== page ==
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CULTURE

Niall McClelland

Our interview with the Toronto-based artist on the process and progress of his photocopy tapestries

by Jonah Samson
on 28 March 2012
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Niall McClelland's art may be rooted in the subcultures of graffiti and punk rock, but its roughness has been refined through a well executed artistic process. His highly sought after "Tapestry" series includes large-scale works which are made by folding and wearing down large sheets of paper covered in photocopy toner. Toying with balance between control and chance, McClelland also makes vivid prints by allowing inkjet cartridges to seep into the corners of rugged Japanese papers that have been folded and bound, leaving striking psychedelic stains.

We recently caught up with the Toronto-based artist to ask about his process and his upcoming projects.

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You have an obvious affection for cast off common objects—ink cartridges, light bulbs, bed sheets, photocopies, etc. How did this develop? What's the appeal of these things?

It developed as a practical way of making work. I needed to use affordable material for budget reasons, but it's also what I've been surrounded by forever—used clothes, used furniture, thrift shop or junk pile everything. It seems like a natural, honest starting point for me to make work. Developing an eye for the potential in trash or cheap familiar materials. Being resourceful I think is the appeal, there's a pride that comes from that.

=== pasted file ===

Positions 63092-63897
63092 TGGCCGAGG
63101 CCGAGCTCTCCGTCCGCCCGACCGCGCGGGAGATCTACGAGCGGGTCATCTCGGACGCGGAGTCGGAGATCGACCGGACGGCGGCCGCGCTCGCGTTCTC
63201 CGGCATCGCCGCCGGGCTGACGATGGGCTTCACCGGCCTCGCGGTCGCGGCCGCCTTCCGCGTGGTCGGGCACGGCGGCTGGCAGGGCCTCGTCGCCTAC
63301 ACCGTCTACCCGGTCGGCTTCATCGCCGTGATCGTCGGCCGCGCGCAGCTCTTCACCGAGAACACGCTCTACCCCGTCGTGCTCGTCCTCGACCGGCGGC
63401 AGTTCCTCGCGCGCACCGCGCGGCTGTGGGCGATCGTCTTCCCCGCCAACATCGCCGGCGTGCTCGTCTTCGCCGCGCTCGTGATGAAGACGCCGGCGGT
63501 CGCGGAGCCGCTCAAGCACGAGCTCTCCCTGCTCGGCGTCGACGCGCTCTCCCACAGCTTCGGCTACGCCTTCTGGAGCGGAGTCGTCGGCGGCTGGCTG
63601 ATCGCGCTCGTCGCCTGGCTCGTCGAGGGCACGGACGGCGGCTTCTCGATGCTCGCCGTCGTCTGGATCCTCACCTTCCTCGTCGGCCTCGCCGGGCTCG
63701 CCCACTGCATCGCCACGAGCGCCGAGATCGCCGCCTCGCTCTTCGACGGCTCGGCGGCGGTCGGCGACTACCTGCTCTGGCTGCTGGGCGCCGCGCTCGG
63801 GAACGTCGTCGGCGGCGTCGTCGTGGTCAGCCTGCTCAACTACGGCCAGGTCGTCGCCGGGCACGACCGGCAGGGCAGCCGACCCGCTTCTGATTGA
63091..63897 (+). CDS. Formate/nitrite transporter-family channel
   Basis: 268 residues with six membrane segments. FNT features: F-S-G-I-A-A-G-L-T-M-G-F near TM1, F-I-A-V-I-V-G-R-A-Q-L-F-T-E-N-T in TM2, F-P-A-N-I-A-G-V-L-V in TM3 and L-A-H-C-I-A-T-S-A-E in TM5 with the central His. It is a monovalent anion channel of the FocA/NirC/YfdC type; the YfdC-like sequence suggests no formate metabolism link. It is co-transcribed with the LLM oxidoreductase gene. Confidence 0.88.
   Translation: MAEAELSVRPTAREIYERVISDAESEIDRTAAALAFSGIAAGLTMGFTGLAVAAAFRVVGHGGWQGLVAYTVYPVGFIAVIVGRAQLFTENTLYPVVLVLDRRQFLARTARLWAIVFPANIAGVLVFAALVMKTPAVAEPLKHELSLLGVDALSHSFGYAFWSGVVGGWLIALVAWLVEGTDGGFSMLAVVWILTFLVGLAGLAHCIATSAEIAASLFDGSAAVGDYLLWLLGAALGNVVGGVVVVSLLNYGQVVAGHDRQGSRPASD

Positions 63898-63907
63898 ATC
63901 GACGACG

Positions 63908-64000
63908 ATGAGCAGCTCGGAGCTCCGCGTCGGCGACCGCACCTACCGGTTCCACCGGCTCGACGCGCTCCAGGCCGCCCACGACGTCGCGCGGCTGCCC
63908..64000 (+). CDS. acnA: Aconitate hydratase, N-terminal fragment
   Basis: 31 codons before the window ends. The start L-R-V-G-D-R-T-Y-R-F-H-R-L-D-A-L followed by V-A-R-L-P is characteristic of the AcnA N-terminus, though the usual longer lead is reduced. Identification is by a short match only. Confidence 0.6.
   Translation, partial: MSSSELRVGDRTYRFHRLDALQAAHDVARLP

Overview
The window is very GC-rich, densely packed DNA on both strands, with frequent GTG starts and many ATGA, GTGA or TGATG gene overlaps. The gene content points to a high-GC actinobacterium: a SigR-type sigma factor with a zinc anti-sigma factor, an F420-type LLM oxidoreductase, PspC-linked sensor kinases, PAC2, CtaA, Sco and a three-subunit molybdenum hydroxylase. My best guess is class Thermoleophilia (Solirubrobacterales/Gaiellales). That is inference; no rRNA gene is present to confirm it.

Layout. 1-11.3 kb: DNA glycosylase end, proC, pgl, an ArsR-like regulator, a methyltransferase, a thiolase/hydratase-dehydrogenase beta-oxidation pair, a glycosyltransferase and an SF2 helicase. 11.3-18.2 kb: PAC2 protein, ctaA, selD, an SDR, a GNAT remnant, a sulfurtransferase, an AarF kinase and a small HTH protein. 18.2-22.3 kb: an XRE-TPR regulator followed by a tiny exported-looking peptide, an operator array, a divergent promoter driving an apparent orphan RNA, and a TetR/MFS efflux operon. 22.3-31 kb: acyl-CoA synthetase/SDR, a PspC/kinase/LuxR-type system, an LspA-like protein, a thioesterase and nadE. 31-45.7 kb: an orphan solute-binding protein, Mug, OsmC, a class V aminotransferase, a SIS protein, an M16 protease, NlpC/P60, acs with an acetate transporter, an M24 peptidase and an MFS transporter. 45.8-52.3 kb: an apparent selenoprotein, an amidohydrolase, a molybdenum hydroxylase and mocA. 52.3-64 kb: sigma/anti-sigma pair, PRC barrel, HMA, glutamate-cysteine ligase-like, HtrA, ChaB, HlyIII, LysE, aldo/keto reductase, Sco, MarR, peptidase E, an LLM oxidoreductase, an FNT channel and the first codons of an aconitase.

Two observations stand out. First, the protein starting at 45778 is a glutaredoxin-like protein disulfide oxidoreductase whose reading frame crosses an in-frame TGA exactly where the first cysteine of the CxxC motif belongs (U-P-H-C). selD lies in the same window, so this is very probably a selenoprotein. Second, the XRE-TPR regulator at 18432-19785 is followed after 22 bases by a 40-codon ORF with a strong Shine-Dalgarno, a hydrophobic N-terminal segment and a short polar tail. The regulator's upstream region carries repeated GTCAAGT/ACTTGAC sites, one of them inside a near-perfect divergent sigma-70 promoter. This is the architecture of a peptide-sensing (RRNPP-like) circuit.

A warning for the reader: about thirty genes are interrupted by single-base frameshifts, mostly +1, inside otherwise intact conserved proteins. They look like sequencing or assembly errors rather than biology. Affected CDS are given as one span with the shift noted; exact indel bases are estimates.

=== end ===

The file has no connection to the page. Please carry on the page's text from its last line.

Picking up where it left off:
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How much of the process are you able to dictate, and when do you know to just let things happen?

I like the idea of working with material that has had a bit of life to it, something that has existed outside of a studio. I tend to set up scenarios for the work to be created within, so setting up parameters that I've pre-determined then letting the material do its own thing within them—anything from weathering canvases on my roof, to folding paper and walking with it in my pocket. As far as when to know when to let go, that's just experience with the materials and learning restraint. Having an eye for what works and what is shit.

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Tell us about how the folded photocopies ended up as the fabric design for Jeremy Laing's Spring 2012 collection.

Jeremy saw my show last spring at Clint Roenisch gallery and got in touch, but we have a lot of friends in common so it wasn't a huge stretch. We started getting together to talk about his upcoming collection and compare notes, he's a sharp guy and we see eye to eye on things, so we just narrowed it down to several directions and I created the work which ended up as his prints for the Spring/Summer 2012 collection. Super simple, we're friends now. I also have a couple really rad silk scarves coming out with Cast of Vices in the fall. We scanned some of the folded photocopies on this insane NASA scanner, and had them printed on really great silk, pretty badass.

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What's on the horizon?

As far as upcoming projects, I have a solo show opening at Eleanor Harwood Gallery in San Francisco opening 7 April. I'll be showing with Clint Roenisch at the NADA fair in May (to coincide with the first Frieze Art Fair in New York) alongside buds and great artists Hugh Scott-Douglas and Alexander Hardashnakov, which should be rad. All three of us will also be included in the group exhibit this June "Trans/FORM" at the Museum of Contemporary Canadian Art (MOCCA) in Toronto alongside five other artists. Can't wait for that one too!

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Niall McClelland is represented by Clint Roenisch Gallery in Toronto, Envoy Enterprises in New York and Eleanor Harwood Gallery in San Francisco.

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